Thursday, May 13, 2004
I really do feel for Arab liberals like Fouad Ajami. They understand, correctly, that Iraq is their last stand. Even if America "succeeds" in Iraq by stabilizing the situation, bringing things to some kind of modus vivendi, avoiding outright civil war or a return of Saddam II, the prospects for radical, democratic change in the Arab world look bleak indeed. And, having just fought a war to bring said change, America's stomach for more of the same will be very limited.
But look: for all his poignant despair, for all that I want the same things for the Arab world that Ajami does, there's a hollowness at the heart of his complaint about the Bush Administration. To whit: he wants America to stand firm with the democrats of Iraq. But who are they? And where are they?
Look, Ajami is a lovely man by all report. He's also a Lebanese Shiite of a pro-Western and modernizing type. The reason he says all these things that we want to hear - and that he believes - is that he is utterly unrepresentative of the region. And he knows it.
Listen to him on Jordan: "President Bush apologizing to King Abdullah II of Jordan for the scandal at Abu Ghraib. Peculiar, that apology -- owed to Iraq's people, yet forwarded to Jordan. . .Jordan in particular had shown no great sensitivity toward Iraq's suffering. This was a dark spot in the record of a Hashemite dynasty otherwise known for its prudence and mercy. It was a concession that the Hashemite court gave to Jordan's "street," to the Palestinians in refugee camps and to the swanky districts of Amman alike."
Jordan is, as he knows, the closest thing the West has to a genuine ally in the Arab world. But the Hashemites know that their own people are far more hostile to the West than the ruling class is. It's not the regime who idolized Saddam; it's the people who did so.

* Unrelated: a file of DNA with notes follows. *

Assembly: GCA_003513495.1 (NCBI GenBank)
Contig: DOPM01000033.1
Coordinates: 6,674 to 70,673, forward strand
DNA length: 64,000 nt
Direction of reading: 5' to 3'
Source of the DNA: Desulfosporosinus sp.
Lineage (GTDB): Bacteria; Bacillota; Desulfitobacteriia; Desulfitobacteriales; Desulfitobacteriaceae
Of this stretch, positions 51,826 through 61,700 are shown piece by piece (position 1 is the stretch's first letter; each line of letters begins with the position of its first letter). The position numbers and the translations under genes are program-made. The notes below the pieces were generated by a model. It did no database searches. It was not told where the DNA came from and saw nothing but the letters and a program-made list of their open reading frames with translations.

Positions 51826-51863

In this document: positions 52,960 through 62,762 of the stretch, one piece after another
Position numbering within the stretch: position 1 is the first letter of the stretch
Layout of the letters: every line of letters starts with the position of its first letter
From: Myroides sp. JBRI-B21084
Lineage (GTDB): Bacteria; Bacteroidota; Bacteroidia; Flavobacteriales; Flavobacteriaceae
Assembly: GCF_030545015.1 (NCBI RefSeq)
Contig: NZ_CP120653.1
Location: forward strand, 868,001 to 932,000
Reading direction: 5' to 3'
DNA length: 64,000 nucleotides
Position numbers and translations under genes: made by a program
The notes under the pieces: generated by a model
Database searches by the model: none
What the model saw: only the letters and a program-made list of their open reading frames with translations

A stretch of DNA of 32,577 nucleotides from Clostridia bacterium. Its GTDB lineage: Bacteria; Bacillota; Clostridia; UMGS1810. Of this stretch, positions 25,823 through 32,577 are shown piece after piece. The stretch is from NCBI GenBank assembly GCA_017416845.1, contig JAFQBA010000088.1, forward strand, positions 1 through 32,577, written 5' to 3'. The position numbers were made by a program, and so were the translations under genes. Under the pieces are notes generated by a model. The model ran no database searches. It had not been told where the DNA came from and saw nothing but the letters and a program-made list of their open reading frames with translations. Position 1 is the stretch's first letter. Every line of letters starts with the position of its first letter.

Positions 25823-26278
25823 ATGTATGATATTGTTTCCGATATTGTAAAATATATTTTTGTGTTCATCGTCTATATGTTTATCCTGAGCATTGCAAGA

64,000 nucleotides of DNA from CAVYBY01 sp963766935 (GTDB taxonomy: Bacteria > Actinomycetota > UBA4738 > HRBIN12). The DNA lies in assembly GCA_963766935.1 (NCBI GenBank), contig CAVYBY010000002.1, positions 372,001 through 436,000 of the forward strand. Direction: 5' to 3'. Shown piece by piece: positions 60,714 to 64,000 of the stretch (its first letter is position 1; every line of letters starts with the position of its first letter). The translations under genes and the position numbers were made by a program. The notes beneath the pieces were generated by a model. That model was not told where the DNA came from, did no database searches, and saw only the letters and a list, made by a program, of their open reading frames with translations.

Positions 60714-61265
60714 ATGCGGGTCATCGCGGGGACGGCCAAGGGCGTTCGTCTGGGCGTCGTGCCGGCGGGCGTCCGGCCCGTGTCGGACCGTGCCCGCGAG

He complains that the Jordanians showed no sympathy for Iraqi suffering. Partly, that's because of Pan-Arab anti-Western ideology. But it's also because the Palestinians of Jordan are Sunni Arabs pretty similar to the Sunni Arabs of Iraq. And guess what? These folks understood the Baathist ideology to be their ticket to the top. The Hashemites are a bunch of Bedouin foreigners from Arabia; no wonder the people are the ones who were enthusiastic for the strongman from Tikrit.
The absolute best-case scenario I can imagine at this point for Iraq is something akin to the old dispensation in Ajami's Lebanon: a delicately balanced power-sharing arrangement between Shiites, Sunnis and Kurds. I can just imagine - just - that we pull something like this off. Having handed Fallujah back to the Sunni strongmen who most want to drive us out of the country, we turn to the Shiite leadership, and say: look: we are eager to help you negotiate a power-sharing arrangement. But we are not going to hand you the keys to the country. You're going to have to compromise with the folks in Fallujah; we're not going to kill them all for you. Then to the Kurds: look: we want you to keep your high degree of autonomy that you've had for the past 10 years. But you're not getting an independent state. If you push us, we'll let you choose between fighting the Turks or the guys from Fallujah. Then to the Sunnis of the triangle: look: we're in no hurry to leave. 80% of the country would love us to massacre you all. Now is the time to make a deal. Right now, there's still a functioning central government, and we're assuring it a chunk of the oil revenue and we're assuring you effective veto power over changes to the power-sharing. This is the best deal you're going to get. Take it, before the offer is withdrawn. As the offers are taken, redeploy American troops: out of the major cities, to the borders, oil centers and ports. Make it clear that all we're interested in doing is protecting Iraq from foreign incursion while we train a multi-ethnic Iraqi army to handle that task. Let ethnic militias operate within their zones to keep the peace internally. Let the UN supervise elections.